Three To See: Women's Previews & Picks, Day 3

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Each day during the Australian Open, Richard Pagliaro will preview three must-see matches—and offer his predictions.

Second Round; Rod Laver Arena, third match
Head-to-head: Stosur leads 3-2

Zheng stands 5'4 ½" but looms as a major obstacle for the skittish Stosur. The two-time Grand Slam semifinalist beat the Aussie, 6-3, 6-7 (9) 6-4, in Sydney earlier this month.

A 2010 semifinalist, Zheng has reached the fourth round in her last three Melbourne appearances, while Stosur is eager to ease the pain of her 2012 opening-round exit. These two shape shots differently: Zheng hits fast, flat drives that sometimes skim the top of the net; Stosur is at her best crunching a kick serve that hops as if infused with helium in order to set up her heavy topspin forehand.

They also both have weapons to torment each other: Stosur must use her heavy spin to keep the ball above the shorter Zheng's shoulders and out of her strike zone; Zheng will want to play to Stosur’s sometimes stiff two-handed backhand, and take her returns early to get the kicker on the rise. This could come down to which woman imposes her preferred pattern at crunch time.

Their lone Melbourne meeting came in doubles; in the 2006 final, Zheng and Zi Yan upset the top-seeded team of Stosur and Lisa Raymond to earn China’s first Grand Slam title. I have major respect for Zheng’s competitiveness, but her second serve can be suspect. If Stosur can relax—she looked tight slapping serves into net in the first set of her opening-round win—whip her topspin to pin Zheng behind the baseline, and keep her nerve on pivotal points, I see her advancing in a close encounter.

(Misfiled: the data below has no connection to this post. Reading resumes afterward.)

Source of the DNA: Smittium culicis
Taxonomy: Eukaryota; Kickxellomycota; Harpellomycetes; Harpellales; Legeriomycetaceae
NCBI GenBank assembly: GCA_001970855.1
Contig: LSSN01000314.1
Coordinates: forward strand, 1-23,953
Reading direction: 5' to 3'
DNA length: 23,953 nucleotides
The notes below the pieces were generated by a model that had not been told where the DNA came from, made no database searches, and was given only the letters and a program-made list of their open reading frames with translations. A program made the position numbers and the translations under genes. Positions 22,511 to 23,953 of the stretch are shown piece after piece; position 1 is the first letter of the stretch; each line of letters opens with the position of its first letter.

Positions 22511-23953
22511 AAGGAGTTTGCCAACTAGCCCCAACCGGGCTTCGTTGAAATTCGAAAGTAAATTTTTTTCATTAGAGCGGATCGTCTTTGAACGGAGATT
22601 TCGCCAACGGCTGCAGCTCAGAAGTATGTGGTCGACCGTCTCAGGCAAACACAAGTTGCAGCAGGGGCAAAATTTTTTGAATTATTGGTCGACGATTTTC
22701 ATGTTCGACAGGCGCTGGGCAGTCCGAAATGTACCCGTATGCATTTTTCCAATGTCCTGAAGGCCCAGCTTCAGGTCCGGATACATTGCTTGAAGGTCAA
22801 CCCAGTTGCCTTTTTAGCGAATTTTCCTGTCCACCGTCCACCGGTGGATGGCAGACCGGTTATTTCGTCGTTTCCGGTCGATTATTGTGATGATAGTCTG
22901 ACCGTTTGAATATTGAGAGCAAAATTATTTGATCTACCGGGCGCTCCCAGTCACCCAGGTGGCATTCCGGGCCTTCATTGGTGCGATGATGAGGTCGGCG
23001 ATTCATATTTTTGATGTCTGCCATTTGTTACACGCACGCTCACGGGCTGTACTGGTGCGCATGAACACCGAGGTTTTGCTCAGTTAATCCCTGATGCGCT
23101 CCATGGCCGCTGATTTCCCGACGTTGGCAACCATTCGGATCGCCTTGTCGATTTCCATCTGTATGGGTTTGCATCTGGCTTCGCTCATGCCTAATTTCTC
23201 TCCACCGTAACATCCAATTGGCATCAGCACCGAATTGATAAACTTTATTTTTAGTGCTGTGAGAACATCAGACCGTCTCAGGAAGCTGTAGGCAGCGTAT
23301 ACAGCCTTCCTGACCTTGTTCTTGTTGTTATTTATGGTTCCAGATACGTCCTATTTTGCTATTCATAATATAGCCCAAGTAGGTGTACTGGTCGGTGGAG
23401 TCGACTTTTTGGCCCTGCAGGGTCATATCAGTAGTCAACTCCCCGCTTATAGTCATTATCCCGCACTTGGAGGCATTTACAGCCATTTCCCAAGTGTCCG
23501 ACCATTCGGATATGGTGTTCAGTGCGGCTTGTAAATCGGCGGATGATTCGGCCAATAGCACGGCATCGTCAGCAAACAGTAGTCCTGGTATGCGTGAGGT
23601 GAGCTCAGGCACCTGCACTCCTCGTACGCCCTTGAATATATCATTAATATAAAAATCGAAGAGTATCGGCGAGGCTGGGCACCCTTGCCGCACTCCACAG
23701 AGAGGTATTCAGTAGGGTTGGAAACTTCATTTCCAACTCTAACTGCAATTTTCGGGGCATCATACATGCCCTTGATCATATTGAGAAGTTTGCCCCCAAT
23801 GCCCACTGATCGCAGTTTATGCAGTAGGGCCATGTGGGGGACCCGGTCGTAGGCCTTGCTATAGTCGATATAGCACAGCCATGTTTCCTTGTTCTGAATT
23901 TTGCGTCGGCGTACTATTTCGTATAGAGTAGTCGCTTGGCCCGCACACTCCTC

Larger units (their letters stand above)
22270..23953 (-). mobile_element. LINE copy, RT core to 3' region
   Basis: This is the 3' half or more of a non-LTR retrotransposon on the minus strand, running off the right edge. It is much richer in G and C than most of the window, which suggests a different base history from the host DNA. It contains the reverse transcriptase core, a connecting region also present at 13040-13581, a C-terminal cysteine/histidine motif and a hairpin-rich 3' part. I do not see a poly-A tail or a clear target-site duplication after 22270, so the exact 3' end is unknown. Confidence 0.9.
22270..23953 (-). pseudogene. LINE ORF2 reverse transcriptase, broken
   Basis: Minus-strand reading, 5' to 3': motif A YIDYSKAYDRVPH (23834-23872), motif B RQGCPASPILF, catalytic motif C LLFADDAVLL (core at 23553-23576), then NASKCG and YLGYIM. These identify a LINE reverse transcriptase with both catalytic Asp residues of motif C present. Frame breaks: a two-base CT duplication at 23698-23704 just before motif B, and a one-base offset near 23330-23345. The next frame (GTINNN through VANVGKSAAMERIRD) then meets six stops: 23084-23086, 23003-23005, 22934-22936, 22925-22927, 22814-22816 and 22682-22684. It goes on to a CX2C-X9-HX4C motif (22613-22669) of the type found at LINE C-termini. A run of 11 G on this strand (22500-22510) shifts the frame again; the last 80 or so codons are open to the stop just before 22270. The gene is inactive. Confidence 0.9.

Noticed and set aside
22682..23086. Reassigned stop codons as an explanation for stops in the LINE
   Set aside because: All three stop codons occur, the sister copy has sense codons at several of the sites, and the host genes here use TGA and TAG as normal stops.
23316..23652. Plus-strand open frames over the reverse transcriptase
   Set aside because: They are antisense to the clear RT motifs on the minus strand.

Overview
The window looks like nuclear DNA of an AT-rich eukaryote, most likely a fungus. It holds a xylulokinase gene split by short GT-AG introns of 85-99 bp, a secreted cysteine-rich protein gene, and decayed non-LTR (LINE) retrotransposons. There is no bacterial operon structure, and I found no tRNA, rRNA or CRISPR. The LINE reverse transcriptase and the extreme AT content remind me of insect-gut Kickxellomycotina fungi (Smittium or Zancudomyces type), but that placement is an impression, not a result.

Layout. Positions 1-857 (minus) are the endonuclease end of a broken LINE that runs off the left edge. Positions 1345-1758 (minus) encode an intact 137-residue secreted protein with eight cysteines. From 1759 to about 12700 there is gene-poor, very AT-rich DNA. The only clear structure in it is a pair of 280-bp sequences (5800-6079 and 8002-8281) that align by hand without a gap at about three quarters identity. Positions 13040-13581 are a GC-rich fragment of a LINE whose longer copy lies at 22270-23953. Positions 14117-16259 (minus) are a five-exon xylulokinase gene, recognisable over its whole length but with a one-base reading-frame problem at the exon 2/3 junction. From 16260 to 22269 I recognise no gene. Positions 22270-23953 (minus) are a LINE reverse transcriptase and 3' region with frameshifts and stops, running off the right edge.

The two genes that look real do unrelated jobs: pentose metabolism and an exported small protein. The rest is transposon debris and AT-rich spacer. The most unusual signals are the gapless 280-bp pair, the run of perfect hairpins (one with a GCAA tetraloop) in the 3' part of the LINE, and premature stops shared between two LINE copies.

Second Round; Court 3, second match
Head-to-head: First meeting

Two-time Wimbledon quarterfinalist Paszek snapped a six-year Australian Open skid with a 4-6, 6-4, 7-5 victory over Stefanie Voegele that spanned two hours and 46 minutes. It was her first win of the season. The feisty, 5'5" Austrian isn’t scared to take the first strike in rallies, or abruptly change direction by driving the ball down the line. At Wimbledon she’s been inspired when going the distance, winning seven of eight three-setters and proving she can thrive under major pressure.

Paszek is only five years older than the 17-year-old Keys, but she is much more experienced, contesting her 22nd Grand Slam tournament. Keys swept Australian Casey Dellacqua in the opening-round to score her second victory at a major in her third Grand Slam appearance. The 5’10” American is a dazzling talent whose attacking game is much more polished than her age suggests. Watch her closely and see how technically strong her massive serve and explosive groundstrokes are. The there's her court sense—playing with more topspin when she’s pushed wide, hitting the one-handed slice when stretched, and knowing when to go for the outright winner—which has improved dramatically during her brief career.

Paszek has made major runs before, but Keys has more shots, is more athletic, and more explosive. She can dictate on serve and has burst out to a 7-2 start this season. Coming off a draining match, Paszek is alreadt behind the eight ball, while Keys has been in fine form and has an immense upside.


Second Round; Court 8, second match
Head-to-head: First meeting

Two young players competing for their first trip to the third round face off in what could be an entertaining outer-court encounter. The left-handed Pervak toppled hard-hitting No. 32 seed Mona Barthel in a three-set opening-round win. No. 50 Watson rallied from a set down to defeat Alexandra Cadantu.

Earlier this month, Pervak played through qualifying in Brisbane, surprised former No. 1 Caroline Wozniacki (7-6 in the third), then took down No. 31 Urszula Radwanska before falling to No. 1 Victoria Azarenka in the quarterfinals.

The 82nd-ranked Pervak is striking the ball well and should be feeling confident after her upset of Barthel, already her sixth win of the young season. Still, I like Watson’s court coverage and return game. The first British woman to win a WTA title in 24 years is a spirited competitor, and a win here can propel her even higher than her current No. 50 ranking. This could go the distance, and Watson gets the edge.


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